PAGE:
Kenneth Hansen, Jr. (Kenny to all those of us who knew him and loved him) was born with an extra 21st chromosome, but that is not the way that we defined him. We defined him by the things that were so uniquely him. The famous hugs, the kisses, the beckoning finger (drawing you in for what looked like a scolding but would turn out to be a hug), the finger wagging, the time (always the time! Two TWO! Four o’CLOCK!), the grumpy face, the silly grin, the big laugh, the hand-holding (his hands always nice and warm and soft in mine), the hugs! (I have to mention the hugs twice; he was so famous for them.)
Kenny was born October 17, 1944. His father (my grandfather) was told soon after the birth of his son that the best thing to do, in light of his condition, would be to have him committed to a state institution and tell his mother that he had died. This feels so gut-wrenchingly shocking to hear, in this day and age, but was not unusual for a time when the life expectancy (both in terms of prognosis and abilities) for individuals with Down Syndrome was poor. My grandparents did not have Kenny sent away. In fact, they went on to buy a home in the country, told by one doctor that would be good for Kenny. There, Kenny and all of his siblings to come (three brothers and three sisters) would spend their childhood.
The country living proved a good thing, as Kenny grew up healthy, happy, and strong, a good helper on the “farm.” Kenny lived with his parents until their deaths—his mother, Jean Hansen, in 1989, and his father, Kenneth Hansen, in 1994—at which time he moved into his own home and was cared for by a devoted staff of helpers, whom he loved dearly. Though he did, in true Kenny form, have his favorites! He enjoyed his times at Alpha Resource Center, or “school,” as he called it, and, later, at The Friendship Center, as well as regular visits to church with his sister Jean and his brother Walter.
We had a big celebration for Kenny’s 60th birthday in 2004. One could not help but feel, at that special party, that to know Kenny was to be a part of something beyond the ordinary. As so many came forward to give and receive hugs, to clap and cheer at his reaching of that milestone, to share their own stories of the way that Kenny had touched their lives, we marveled at the occasion—the celebration of a life that his parents were told he was not destined to live. He loved and was loved, and I do not think that any person can hope for more than that!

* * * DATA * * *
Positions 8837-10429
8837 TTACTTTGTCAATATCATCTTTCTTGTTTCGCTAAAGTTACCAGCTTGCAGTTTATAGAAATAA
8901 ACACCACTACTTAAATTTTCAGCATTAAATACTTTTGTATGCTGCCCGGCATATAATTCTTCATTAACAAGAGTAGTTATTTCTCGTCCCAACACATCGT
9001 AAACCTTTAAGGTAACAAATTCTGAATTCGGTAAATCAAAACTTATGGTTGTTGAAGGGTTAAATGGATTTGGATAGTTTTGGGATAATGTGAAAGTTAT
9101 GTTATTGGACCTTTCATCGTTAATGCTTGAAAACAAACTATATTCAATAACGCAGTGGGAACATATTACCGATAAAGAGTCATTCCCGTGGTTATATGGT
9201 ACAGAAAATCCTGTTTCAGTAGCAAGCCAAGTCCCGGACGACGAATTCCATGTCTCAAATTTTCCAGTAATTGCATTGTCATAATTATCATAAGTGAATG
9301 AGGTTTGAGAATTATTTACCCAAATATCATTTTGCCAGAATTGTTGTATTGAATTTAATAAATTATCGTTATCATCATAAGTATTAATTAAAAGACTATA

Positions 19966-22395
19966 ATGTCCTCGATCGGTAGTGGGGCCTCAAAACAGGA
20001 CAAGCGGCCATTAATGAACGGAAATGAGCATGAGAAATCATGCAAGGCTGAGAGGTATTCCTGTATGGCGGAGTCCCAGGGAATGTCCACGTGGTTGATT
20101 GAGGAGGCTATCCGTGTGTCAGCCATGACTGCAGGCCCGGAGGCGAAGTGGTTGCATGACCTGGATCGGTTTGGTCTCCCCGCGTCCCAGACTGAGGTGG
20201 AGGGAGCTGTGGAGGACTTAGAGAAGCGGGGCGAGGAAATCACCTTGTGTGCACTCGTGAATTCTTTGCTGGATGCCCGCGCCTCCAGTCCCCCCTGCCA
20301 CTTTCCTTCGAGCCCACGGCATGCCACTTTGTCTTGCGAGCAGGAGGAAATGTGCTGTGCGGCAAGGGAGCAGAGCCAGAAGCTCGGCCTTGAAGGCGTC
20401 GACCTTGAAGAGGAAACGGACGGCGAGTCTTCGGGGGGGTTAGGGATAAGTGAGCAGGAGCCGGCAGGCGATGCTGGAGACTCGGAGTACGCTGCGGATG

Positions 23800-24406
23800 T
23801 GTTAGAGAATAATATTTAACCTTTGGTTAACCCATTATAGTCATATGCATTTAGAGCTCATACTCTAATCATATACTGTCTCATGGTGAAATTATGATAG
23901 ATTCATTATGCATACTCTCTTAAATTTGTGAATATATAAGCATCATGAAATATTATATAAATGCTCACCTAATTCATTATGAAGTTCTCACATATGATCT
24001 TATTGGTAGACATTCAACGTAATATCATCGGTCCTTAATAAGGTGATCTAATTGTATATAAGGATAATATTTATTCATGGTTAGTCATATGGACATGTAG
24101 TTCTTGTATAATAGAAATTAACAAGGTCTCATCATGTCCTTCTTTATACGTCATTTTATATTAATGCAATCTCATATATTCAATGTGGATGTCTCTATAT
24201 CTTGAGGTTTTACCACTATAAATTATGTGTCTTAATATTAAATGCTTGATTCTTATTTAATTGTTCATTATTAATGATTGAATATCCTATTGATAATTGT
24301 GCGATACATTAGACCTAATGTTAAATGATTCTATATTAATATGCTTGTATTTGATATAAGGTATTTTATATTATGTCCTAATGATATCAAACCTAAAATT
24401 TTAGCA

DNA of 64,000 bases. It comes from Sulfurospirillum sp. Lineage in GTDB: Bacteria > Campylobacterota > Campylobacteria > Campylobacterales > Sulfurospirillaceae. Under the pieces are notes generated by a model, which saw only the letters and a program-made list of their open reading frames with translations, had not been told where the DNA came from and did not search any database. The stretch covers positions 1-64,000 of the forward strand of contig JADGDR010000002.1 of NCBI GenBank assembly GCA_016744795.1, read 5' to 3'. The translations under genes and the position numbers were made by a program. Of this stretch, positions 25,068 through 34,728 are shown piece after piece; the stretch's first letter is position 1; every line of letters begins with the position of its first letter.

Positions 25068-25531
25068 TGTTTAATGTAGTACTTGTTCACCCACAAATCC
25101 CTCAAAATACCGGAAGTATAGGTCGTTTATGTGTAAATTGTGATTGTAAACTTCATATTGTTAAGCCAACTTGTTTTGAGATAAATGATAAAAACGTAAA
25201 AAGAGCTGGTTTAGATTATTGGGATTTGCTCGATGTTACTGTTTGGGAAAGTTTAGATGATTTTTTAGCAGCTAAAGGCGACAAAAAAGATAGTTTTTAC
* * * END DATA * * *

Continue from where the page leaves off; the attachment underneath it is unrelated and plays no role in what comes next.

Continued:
Kenny’s cancer diagnosis in 2008 was intensely emotional for me, as I was myself receiving treatment for non-Hodgkin’s lymphoma, the same diagnosis that he received. We went through concurrent treatment at the Cancer Center of Santa Barbara, enduring round after round of high-dose chemotherapy. I saw in Kenny, over those months, an aging that was difficult to face. When his cancer, in remission for a year, returned this summer, I wept, fearing (perhaps knowing?) that this was the beginning of his end.
I felt a little confused when people asked if it was hard for me, having a special person like him in my life. For me, Kenny was always just there, being the person that he was.
He taught me things about people who are different, how they are just people, too. He taught me about a most simplistic and beautiful kind of love, a love entirely heartfelt and pure. If I can ever find it in myself to achieve that kind of love for others, then I will feel that I have excelled in my life.
Kenny lived big—big emotions, big expressions; pleasure and displeasure showing without fail. Kenny loved big—to be on that favored list, to have that special nickname, was such a sweet pleasure. Kenny was a proud brother and uncle, happy to remark on and relish his connections to others, be they family, friend, or just recent acquaintance.
We loved Kenny and will miss him most acutely—his games and his faces and his smiles and, most of all, his hugs.